Singing the missing sigma blues.

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MikeKazlow
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Singing the missing sigma blues.

Post by MikeKazlow » 2005-09-29 19:00:53

I created a blank document using Nisus Writer 2.5 under Tiger 10.4.2. I typed the single letter s formatted with the Symbol font. No sigma appears on the screen just the letter s. When printed the letter s appears. When the document is saved as an rtf and opened in Word, a sigma appears.

midwinter
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Post by midwinter » 2005-09-29 19:29:45

Is this "?" the symbol? If it is, try pressing alt+W.

MikeKazlow
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Post by MikeKazlow » 2005-09-30 07:19:23

No, the sigma is the greek lowercase s. In fact none of the Symbol fonts characters seem to be working. Not for the Apple supplied Symbol font nor the Euclid Symbol font are working properly. However, my Mathematical Pi font works fine.

cchapin
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Post by cchapin » 2005-09-30 08:05:36

I'm not sure how you like to work, but see if this helps.

Option 1 (for typing the occasional Greek character)

Open the Character Palette. With View set to Roman and the "by Category" tab selected, choose Greek in the list on the left. Click the character that you want. If you want to use a particular font, click the flippy triangle to reveal Font Variation and make your selection there. If you use that character frequently, add it to Favorites. Click the Insert button.

Option 2 (for typing words, sentences, or whole documents in Greek)

1. Open Nisus Writer Express's Preferences window; select Languages; click the More button; scroll down and check Greek; check Switch keyboard layout when language changes (if not already checked).

2. Open OS X's System Preferences; click International; click Input Menu; scroll down and check Greek; check Show input menu in menu bar.

3. In your document, switch to Greek input via the Format > Language menu or via the Language palette; if the input method/keyboard/flag menulet in the menu bar doesn't change to show a Greek flag, click it and select Greek.

4. Type. If you need typing assistance, use the flag menulet to show the Keyboard Viewer.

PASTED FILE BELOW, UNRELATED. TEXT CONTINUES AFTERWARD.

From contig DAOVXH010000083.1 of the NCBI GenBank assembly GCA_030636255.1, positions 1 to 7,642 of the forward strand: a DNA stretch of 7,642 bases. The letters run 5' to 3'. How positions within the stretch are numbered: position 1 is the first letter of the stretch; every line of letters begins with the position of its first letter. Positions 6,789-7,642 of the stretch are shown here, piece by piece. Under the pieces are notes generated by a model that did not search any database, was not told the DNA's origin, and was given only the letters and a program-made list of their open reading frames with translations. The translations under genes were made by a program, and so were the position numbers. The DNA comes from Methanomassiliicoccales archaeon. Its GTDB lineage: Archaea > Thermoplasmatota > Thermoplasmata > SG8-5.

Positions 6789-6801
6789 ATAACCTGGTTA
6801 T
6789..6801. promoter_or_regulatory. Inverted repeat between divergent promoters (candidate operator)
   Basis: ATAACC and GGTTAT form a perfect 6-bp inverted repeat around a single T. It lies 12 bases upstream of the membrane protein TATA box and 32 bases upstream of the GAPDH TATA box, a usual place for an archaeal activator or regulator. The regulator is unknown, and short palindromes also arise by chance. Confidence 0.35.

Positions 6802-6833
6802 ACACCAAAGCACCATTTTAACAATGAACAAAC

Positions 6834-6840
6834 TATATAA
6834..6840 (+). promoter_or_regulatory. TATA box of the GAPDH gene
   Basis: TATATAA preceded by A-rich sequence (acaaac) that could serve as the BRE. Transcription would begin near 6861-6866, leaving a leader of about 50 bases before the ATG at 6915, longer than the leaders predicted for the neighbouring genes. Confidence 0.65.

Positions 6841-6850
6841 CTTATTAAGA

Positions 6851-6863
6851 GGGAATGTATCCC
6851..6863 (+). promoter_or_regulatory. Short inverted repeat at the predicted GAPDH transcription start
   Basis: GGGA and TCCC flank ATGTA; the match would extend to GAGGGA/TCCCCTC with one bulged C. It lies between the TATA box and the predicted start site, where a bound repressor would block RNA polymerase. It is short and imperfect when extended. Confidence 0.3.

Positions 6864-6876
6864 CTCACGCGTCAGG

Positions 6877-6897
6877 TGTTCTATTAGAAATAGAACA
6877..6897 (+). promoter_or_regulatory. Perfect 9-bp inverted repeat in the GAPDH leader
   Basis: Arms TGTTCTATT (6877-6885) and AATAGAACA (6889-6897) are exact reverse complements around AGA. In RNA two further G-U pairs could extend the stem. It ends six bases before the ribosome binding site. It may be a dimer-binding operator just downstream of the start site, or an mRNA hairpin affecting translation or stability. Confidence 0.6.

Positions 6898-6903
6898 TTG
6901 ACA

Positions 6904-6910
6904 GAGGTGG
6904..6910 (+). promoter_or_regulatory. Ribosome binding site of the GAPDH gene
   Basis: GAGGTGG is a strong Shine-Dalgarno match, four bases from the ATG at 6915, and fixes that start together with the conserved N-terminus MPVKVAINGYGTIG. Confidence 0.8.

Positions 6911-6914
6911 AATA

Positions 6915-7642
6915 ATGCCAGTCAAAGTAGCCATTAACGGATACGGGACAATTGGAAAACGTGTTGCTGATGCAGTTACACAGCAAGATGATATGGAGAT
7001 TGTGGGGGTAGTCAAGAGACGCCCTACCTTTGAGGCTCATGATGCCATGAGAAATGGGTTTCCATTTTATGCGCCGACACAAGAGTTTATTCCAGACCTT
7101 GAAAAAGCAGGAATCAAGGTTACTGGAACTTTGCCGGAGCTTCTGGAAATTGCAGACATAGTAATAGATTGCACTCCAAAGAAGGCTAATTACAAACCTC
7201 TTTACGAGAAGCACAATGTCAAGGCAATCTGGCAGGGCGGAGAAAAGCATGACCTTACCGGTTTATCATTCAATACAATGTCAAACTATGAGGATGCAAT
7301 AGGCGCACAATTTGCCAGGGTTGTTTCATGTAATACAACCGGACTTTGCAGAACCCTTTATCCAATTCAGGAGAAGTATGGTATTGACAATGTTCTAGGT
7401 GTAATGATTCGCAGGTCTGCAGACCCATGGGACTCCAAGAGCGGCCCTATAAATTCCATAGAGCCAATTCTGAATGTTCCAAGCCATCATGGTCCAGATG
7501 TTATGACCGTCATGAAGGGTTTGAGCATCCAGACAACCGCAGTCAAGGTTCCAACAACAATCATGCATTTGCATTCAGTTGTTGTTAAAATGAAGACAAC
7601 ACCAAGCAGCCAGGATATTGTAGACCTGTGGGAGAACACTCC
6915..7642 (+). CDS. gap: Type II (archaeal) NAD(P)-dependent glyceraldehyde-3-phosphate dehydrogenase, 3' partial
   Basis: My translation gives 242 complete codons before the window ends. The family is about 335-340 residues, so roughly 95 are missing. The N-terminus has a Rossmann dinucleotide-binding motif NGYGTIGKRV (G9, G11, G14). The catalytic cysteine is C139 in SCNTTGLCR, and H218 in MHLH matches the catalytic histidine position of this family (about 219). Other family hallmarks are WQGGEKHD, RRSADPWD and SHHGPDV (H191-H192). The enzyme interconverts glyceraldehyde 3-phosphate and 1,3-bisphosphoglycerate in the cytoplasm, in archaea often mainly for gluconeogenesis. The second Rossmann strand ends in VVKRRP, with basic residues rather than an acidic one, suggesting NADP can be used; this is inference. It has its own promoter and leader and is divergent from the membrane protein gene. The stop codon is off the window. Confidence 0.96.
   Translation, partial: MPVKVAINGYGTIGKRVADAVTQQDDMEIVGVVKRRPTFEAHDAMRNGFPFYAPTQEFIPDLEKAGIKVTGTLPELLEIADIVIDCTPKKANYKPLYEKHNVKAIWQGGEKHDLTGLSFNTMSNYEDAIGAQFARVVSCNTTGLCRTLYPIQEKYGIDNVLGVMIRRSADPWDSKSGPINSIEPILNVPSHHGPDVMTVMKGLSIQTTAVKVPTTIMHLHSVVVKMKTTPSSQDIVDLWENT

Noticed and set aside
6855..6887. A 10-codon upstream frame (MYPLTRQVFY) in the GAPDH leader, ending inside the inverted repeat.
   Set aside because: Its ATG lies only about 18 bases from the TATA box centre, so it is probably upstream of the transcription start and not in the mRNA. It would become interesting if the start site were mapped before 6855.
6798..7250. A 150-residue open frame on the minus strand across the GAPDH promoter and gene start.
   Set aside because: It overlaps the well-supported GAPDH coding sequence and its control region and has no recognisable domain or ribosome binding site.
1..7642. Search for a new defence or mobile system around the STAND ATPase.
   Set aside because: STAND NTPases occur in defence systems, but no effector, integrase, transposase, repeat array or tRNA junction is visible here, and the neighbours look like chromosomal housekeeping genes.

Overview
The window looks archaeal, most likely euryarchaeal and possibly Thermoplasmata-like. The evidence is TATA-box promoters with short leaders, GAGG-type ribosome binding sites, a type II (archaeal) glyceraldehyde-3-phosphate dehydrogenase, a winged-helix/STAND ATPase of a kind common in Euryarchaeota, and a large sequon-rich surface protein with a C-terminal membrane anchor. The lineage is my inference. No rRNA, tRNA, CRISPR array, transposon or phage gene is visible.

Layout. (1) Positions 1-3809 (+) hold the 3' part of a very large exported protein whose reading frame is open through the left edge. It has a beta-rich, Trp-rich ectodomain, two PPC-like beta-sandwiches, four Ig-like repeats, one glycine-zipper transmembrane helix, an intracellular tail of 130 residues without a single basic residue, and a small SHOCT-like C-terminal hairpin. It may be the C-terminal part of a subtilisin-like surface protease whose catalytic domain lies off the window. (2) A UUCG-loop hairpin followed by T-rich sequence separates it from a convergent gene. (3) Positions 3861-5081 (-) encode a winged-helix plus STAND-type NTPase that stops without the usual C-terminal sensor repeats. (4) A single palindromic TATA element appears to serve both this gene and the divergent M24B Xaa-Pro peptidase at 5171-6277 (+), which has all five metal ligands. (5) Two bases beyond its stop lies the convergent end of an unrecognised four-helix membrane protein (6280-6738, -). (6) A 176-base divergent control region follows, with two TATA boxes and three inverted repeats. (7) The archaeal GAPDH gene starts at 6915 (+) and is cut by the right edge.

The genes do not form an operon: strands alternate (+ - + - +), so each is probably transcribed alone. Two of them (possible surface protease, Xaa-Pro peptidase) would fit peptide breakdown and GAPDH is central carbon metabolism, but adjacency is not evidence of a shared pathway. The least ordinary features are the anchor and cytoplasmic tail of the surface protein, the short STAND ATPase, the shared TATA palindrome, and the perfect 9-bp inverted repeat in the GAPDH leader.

There's some discussion on this topic here.

--Craig

rmark
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Post by rmark » 2005-09-30 09:13:35

So, Craig beat me to it. His solutions are good. I prefer (on the assumption that you "write in Math" regularly) to set up a language called "Math" in the Nisus Writer Express Languages Preferences.

You can learn about "writing in multiple languages" in the section of the Online help of that title.
Write On!
Mark Hurvitz
Nisus Software Inc.

MikeKazlow
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Post by MikeKazlow » 2005-09-30 16:16:23

These work arounds are not workable solutions when one needs to work with people that write Mathematics using Word (of various versions and various platforms) and other programs that generate rtf files. The symbol font should work as the symbol font always has. This is a bug that needs fixing, not work arounds.

rmark
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Post by rmark » 2005-10-03 09:41:18

Dear Mike,

These are not "work arounds". This is the way it is done.

Both Nisus Writer Express and OS X in general use Unicode, and these simply don't work the way you suggest. If you type the 's' character Nisus Writer Express (and other Unicode compliant OS X applications such as Apple Computers' own TextEdit) display that character as an 's' regardless of what font it's displayed in.

OS X handles this by defaulting to Lucida Grande if the chosen font doesn't have a symbol for the character. So if you want a sigma, you have to enter a sigma character, not an 's'.
Write On!
Mark Hurvitz
Nisus Software Inc.

Ryan
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Post by Ryan » 2005-10-03 12:16:46

So it seems that Word does it incorrectly. Shocking.

rmark
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Post by rmark » 2005-10-03 12:22:48

Microsoft Word is not Cocoa based, Unicode, OS X application. It's not so much that word does it "incorrectly", as it does it in an antiquated manner.
Write On!
Mark Hurvitz
Nisus Software Inc.

rgball99
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Post by rgball99 » 2005-10-04 09:25:11

>>
Option 1 (for typing the occasional Greek character)